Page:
When he retires on June 30, 2024, he will return to teaching psychology at Yale. His advice to his successor would be to avoid distractions and to concentrate on having a vision and attracting a team and providing the resources to achieve that vision.

December 13, 2023

William H. H. Rees,
YAA Representative
Yale College Class of 1956


President Salovey’s Webinar, August 18, 2023

I was invited to attend this presentation by President Salovey as representative of our Collage Class to the Yale Alumni Association. What follows is a report of his Webinar a few days before he announced he was resigning as President of the University.

He began by praising the completion of the two million square feet of added space, which included the Schwarzman Center and the Humanities Quadrangle and described plans for Divinity School’s Living Village project, construction of which began this year, to be completed in August 2025. This will be an affordable student facility that will hopefully inspire and teach a community to live in harmony with the earth. It will be an ecologically,\ sustainable structure with a zero-carbon footprint. He also spoke of the plans for new construction of science buildings on lower Hillhouse Avenue.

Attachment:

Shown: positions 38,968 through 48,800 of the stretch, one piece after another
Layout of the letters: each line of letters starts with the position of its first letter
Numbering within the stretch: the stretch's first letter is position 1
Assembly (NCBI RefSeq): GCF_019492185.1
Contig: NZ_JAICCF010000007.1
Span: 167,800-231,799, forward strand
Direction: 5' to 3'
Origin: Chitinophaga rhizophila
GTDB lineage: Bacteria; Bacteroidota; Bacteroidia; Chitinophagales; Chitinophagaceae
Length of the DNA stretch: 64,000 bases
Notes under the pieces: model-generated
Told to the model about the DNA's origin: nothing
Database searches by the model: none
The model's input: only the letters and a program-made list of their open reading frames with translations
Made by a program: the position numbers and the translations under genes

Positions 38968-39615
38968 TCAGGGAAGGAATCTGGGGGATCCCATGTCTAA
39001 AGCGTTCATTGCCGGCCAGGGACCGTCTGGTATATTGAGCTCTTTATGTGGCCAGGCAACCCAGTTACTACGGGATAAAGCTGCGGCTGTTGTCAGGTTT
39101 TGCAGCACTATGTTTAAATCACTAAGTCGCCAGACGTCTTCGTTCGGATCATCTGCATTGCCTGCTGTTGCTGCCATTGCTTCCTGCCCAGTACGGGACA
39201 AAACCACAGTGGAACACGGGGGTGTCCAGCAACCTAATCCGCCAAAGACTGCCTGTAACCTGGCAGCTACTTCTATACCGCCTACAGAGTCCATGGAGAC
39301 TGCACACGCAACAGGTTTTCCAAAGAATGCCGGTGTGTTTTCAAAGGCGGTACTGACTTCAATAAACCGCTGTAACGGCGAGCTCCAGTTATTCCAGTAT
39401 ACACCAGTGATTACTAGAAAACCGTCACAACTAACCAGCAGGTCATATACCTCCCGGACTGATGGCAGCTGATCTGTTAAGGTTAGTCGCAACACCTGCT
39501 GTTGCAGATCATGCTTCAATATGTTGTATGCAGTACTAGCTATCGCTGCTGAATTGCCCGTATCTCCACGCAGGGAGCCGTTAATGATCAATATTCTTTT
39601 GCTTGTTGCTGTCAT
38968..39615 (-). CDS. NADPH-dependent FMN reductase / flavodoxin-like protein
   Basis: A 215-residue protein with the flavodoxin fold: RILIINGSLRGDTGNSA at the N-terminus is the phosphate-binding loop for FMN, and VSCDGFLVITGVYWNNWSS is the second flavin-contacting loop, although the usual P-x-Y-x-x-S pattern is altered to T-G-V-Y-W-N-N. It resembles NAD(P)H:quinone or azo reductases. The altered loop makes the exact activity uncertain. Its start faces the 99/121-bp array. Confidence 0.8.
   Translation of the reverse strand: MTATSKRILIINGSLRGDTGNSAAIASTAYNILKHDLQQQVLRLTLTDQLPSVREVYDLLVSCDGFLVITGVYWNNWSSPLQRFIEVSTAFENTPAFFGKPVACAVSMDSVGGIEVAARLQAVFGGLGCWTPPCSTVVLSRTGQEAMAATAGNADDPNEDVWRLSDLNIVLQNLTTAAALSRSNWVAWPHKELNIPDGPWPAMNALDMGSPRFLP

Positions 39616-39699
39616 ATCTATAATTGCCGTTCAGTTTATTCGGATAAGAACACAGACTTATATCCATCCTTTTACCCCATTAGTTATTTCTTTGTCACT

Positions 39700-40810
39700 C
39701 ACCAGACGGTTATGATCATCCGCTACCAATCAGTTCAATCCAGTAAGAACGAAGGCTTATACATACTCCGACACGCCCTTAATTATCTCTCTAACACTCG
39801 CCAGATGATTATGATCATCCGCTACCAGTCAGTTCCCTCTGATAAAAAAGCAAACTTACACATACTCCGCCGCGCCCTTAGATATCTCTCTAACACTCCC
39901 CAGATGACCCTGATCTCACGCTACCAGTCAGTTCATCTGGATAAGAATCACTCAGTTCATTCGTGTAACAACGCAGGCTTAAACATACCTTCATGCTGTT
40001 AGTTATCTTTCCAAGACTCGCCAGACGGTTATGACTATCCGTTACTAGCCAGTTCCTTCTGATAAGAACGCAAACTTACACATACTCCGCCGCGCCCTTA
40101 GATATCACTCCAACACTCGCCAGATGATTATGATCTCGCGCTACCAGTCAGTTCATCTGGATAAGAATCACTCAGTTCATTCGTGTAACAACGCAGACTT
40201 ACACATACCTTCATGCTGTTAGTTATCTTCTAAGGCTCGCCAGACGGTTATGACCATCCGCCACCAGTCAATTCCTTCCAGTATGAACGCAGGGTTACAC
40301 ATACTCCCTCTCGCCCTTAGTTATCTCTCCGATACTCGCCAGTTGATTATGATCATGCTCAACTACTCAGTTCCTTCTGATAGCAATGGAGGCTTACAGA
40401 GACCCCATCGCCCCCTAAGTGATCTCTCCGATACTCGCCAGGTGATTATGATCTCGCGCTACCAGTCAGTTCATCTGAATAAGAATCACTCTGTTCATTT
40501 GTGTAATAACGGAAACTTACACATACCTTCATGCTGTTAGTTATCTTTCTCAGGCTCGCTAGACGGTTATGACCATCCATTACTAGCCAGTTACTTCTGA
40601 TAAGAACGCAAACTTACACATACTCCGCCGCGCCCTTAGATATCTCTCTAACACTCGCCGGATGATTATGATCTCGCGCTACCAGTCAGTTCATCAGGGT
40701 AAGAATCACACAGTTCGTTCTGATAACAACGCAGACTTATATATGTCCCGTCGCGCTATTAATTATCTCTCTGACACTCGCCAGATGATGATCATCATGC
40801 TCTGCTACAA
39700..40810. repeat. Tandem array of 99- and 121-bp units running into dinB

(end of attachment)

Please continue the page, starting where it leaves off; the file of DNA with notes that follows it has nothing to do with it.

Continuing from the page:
President Salovey announced a new Graduate School: in addition to the Jackson School for Global Affairs, the Yale School of Public Health would be a separate graduate school located with the Yale Nursing School, which will celebrate its 100th anniversary this year, on the West Campus, where 1600 people are employed.

He announced the establishment of a new commission to report on Yale’s relationship with slavery, including details on the building of Connecticut Hall by slaves and that two outstanding ministers, James Pennington and Alexander Crummell, both were enrolled in the Yale Divinity School in the early 19th Century but were not granted graduate degrees because of their color. They would, however, be honored by Yale in a special ceremony later this year.